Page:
Far west texas...100 acres to an animal unit...cow/calf
Central Texas....5-10 acres per AU
Gulf Coast....2-4 acres per AU
Fewer acres per AU = extremely skilled management required, labor intensive, never make a mistake because there is no forgiveness and a storm can occur almost instantly...consider what happens if the well quits and you don't figure it out for a week and the fences hold.
Depends on amount of rainfall, soil types, type of grass cover, level of management applied. Highly variable within a year and year to year.
Grass is funny...cows will eat it and be in good shape until it's gone, then lose weight rapidly. No rain, too many cows, they eat the roots too, pasture becomes desert. He better read his lease...I know I wouldn't offer a lease without putting a limit on the animal units allowed by the lease.
All things are relative. When I was in Namibia, the ranch I hunted on was 30,000 acres. That was considered the minimum size to support enough cattle to survive. Even then, some of them couldn't make it and those ranches where devided in half and bought by the neighboring ranches. My buddy and I hunted on three ranches totally 105,000 acres in order to get 22 animals total. It's so dry there that not even the native wildlife can survive in thick numbers. Of course, what does survive, does very well there!!!
Eddie, you're a better than fair shot, thus I'm thinking that you were either being choosey, or animals were hard to find! As a kid my relatives ranched 15000 acres....it was a hard days ride horseback whenever we rounded up a pasture.
I think Brandi 'defined' this fellow when she said he had no tractor or other equipment. He is either thinking that people will work for nuthin' or he can borrow their equipment. I'd keep my eye on a fellow like that. I also wouldn't do too much work for him without a payday. You should be able to see the kind of fellow he is when you look at the stock he puts on the land. I hate to be negative, but the alarm bells are sounding after reading Brandi's post.
Even with perfect conditions, he can only hope to make money as a feedlot operation where he doesn't keep cattle long enough to need much care. With the number of cattle he is talking about on 100 acres, he'll be spending all his time fixing fences and keeping his critters home. As soon as his grass goes away, they'll be pushing the fences down. Hungry cattle will find a way through and over fences. You can force them to stay in a pipe fenced feedlot, but they don't make barded wire strong enough to keep in hungry cattle.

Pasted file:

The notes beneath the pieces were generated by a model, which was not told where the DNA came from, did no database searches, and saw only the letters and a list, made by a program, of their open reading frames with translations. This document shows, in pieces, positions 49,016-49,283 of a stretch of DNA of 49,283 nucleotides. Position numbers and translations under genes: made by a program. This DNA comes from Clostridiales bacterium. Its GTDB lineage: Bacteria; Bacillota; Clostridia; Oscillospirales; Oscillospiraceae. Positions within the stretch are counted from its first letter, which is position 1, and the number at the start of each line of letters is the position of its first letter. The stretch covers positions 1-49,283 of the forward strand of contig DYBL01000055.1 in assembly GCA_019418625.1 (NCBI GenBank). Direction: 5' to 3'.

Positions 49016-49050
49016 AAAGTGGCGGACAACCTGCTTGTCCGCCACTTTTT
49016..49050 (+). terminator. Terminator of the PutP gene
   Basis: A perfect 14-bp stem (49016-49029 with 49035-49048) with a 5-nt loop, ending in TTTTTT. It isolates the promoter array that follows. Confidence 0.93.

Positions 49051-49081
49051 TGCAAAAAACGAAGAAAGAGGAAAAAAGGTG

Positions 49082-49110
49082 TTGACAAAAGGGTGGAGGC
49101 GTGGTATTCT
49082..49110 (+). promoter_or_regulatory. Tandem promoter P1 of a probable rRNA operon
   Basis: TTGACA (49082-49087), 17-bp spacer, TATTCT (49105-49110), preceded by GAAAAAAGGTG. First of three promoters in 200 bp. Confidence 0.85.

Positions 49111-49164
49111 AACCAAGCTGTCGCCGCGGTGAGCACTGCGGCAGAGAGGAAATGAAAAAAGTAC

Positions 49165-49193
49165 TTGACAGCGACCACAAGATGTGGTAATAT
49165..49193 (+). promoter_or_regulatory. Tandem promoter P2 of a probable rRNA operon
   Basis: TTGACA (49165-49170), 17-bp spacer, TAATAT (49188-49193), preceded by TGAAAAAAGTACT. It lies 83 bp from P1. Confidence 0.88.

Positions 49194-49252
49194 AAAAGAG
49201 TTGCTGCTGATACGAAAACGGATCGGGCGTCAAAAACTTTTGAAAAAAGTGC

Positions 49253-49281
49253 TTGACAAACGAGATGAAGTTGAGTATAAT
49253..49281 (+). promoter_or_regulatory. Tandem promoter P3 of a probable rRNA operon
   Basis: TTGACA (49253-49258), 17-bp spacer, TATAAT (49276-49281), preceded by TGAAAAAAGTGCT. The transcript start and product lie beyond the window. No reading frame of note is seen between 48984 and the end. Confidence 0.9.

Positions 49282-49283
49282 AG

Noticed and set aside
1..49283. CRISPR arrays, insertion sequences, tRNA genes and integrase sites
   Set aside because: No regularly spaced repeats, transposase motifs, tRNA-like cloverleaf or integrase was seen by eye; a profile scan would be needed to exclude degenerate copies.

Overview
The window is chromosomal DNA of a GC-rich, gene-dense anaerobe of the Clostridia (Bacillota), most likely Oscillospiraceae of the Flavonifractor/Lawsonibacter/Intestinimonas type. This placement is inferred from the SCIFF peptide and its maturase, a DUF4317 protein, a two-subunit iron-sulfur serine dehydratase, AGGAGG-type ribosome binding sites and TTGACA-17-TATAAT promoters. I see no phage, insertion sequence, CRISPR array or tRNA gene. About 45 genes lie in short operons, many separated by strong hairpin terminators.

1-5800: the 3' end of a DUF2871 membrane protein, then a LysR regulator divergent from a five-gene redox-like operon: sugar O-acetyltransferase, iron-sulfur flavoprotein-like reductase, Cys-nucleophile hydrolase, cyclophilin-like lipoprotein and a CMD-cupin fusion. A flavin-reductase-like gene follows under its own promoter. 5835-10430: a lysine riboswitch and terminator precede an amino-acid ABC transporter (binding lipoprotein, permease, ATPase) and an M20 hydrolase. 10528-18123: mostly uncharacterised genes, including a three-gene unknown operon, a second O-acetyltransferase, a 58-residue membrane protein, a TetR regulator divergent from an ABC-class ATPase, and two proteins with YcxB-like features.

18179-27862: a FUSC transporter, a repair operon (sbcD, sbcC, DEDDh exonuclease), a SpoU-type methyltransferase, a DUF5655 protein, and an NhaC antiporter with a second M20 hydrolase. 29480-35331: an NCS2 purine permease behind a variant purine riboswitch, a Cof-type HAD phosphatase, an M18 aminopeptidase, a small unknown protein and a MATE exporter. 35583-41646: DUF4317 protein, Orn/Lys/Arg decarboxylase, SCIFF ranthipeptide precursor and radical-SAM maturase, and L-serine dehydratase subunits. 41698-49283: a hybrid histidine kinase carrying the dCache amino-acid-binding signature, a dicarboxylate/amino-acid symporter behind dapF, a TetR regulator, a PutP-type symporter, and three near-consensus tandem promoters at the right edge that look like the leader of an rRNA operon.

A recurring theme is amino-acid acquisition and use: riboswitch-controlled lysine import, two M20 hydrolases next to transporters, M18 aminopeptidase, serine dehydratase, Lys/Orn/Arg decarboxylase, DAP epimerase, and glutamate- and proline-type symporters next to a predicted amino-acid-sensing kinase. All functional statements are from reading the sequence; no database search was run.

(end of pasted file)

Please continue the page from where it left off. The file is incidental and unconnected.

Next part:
Been reading the post about someone that going to run 150 head on 100 acres,,Now at one time for about three years I ran 200 mother cows across 50 acres,, that the only way I could them from one pasture to the other,, I would turn the bulls out in May June and July,, pull them the first part of Aug.. then I would run the cows back across the 50 acres again to get them back to the other 230 acres.. I did this about three times a year.. it was my hay field and I tried to take them across,, right after I cut and baled it.. there was no water tank on the 50 acres so it got pretty easy to call them up,, they would follow the truck to the other side.. Maybe he just talking about running them across the 100 acres like I did and using the field for a haying.. yep I bet that what he's talking about cause anything else would be,, Lou
So, Lou, I think I got it. You had a 50 acre hay field with no water with pastures on each side. One pasture was 230 acres and the other was ?? acres (I'll assume at least 200) for a total of about 480 acres for 200 Animal Units, or 2.4 acres/AU. Seems reasonable to me with good management and on the rainy gulf coast and likely a bunch of coastal bermuda. The 50 acres was actually a big lane for moving the stock without a lot of crowding...good management.
Exactly what I said...2-4 acres per AU:thumbsup: